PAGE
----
11. 5 out of 5

    Chelsea Humphrey

    3.5 stars rounded to 4 I'm amazed at how long it has taken me to pick up this book. I remember being intrigued when it was first published; I had my own adventure in Singapore in 2004, which peaked my interest even more but, for whatever reason, it took the film adaptation being released to finally convince me to read it before seeing the movie. It was precisely what I had hoped for, a fun, fluffy read full of delectable "gossip" and drama, and to top it off the diversity of an all asian cast to 3.5 stars rounded to 4 I'm amazed at how long it has taken me to pick up this book. I remember being intrigued when it was first published; I had my own adventure in Singapore in 2004, which peaked my interest even more but, for whatever reason, it took the film adaptation being released to finally convince me to read it before seeing the movie. It was precisely what I had hoped for, a fun, fluffy read full of delectable "gossip" and drama, and to top it off the diversity of an all asian cast to boot. While it did feel a bit long for a fluffy read, it was kind of nice having a book on the side that I could pick up and put down as I felt lead; truly the perfect read to fill in between the gaps of heavier and darker stories. I laughed a lot, and I keep finding that I'm needing that more and more in my reading line up, but I also think this was due to the narrator's fabulous job of portraying the large cast in unique, individual ways. Although I'm unsure why the following two audible books in the series have a different narrator? At the end of the day, this was a fun read that gives us a sneak peak into the lives of Asia's crazy rich folks and their over the top lifestyles. ---------- Buddy read with Irina Humphrey, even though she already saw the movie. *Sipping my tea*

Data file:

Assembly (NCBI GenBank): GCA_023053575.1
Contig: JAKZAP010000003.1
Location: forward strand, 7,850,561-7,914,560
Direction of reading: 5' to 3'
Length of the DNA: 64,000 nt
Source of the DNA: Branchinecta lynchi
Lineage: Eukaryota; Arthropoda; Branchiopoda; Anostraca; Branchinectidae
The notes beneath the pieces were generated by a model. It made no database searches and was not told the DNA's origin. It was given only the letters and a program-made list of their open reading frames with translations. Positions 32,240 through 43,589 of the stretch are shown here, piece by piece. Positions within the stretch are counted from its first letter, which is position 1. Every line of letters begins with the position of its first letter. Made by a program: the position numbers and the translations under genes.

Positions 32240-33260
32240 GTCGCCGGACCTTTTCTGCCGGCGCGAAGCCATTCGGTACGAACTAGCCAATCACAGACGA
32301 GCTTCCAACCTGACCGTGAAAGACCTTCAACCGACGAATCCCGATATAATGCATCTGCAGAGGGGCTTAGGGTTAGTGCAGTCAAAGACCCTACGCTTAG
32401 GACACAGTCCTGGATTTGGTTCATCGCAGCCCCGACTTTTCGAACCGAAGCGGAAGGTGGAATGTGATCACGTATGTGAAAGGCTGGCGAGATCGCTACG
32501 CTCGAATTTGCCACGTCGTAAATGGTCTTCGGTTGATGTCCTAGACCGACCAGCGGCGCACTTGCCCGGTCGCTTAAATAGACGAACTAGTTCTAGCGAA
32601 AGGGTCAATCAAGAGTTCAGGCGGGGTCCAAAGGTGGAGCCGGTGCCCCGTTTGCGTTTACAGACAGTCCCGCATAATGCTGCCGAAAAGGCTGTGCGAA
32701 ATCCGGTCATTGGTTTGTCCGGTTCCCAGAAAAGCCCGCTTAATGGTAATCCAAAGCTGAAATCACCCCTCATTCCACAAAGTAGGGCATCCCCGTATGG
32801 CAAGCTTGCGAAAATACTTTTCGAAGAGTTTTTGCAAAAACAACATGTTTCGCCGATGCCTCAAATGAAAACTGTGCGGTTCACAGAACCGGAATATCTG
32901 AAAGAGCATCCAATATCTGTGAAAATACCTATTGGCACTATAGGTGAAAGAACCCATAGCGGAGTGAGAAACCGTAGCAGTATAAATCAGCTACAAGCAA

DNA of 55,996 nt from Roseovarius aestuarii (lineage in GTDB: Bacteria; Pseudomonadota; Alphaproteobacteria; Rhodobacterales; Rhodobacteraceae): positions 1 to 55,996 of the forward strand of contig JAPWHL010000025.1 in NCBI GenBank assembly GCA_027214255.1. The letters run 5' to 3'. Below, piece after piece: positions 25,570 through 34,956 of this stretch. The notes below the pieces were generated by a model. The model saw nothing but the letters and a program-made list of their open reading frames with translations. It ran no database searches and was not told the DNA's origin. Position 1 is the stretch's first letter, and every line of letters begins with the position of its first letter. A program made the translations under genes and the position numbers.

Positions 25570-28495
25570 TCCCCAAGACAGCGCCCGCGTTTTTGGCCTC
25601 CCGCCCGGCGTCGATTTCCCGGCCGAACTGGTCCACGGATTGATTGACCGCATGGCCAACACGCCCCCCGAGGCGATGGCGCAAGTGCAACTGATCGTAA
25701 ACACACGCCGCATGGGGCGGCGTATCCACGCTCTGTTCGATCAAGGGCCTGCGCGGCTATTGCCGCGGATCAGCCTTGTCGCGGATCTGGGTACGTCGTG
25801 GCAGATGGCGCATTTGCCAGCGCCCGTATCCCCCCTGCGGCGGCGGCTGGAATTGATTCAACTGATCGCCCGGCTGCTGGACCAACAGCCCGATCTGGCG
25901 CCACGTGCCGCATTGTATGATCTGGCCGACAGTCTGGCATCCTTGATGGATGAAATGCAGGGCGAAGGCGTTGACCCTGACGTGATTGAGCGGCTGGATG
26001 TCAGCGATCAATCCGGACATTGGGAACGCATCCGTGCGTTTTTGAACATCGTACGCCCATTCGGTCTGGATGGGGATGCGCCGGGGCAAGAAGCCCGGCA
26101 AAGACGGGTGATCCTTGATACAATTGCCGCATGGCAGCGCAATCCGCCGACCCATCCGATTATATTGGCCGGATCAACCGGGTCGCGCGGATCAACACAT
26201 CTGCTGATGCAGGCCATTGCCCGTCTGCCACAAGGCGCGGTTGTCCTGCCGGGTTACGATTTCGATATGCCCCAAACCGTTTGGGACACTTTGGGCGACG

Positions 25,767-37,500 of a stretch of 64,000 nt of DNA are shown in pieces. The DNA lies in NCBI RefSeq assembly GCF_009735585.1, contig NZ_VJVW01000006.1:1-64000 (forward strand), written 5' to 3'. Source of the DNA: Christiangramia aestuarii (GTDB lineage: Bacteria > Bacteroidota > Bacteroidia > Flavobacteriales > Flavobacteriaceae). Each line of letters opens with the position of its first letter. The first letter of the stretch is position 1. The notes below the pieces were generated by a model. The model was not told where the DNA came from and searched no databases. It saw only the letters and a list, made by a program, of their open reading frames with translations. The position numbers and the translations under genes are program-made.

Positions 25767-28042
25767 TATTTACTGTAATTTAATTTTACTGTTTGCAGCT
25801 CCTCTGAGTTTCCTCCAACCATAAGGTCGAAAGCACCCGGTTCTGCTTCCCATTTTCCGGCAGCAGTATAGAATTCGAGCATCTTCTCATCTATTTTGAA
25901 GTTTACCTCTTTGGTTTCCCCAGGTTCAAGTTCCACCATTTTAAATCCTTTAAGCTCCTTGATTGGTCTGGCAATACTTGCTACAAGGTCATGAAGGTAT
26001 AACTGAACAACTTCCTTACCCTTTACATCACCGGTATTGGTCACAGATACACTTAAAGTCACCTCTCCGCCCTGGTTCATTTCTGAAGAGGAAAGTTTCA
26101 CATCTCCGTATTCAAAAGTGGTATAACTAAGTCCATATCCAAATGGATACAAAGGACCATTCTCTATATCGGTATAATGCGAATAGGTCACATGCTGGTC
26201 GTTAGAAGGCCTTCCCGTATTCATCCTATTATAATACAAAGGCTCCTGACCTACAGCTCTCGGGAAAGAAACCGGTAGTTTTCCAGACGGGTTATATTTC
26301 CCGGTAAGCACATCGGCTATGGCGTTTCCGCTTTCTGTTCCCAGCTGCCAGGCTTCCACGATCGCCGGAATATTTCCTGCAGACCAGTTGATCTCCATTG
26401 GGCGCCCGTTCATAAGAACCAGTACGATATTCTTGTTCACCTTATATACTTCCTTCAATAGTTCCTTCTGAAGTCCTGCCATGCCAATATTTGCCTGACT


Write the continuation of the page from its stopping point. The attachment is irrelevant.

12. 5 out of 5

    Christi Cassel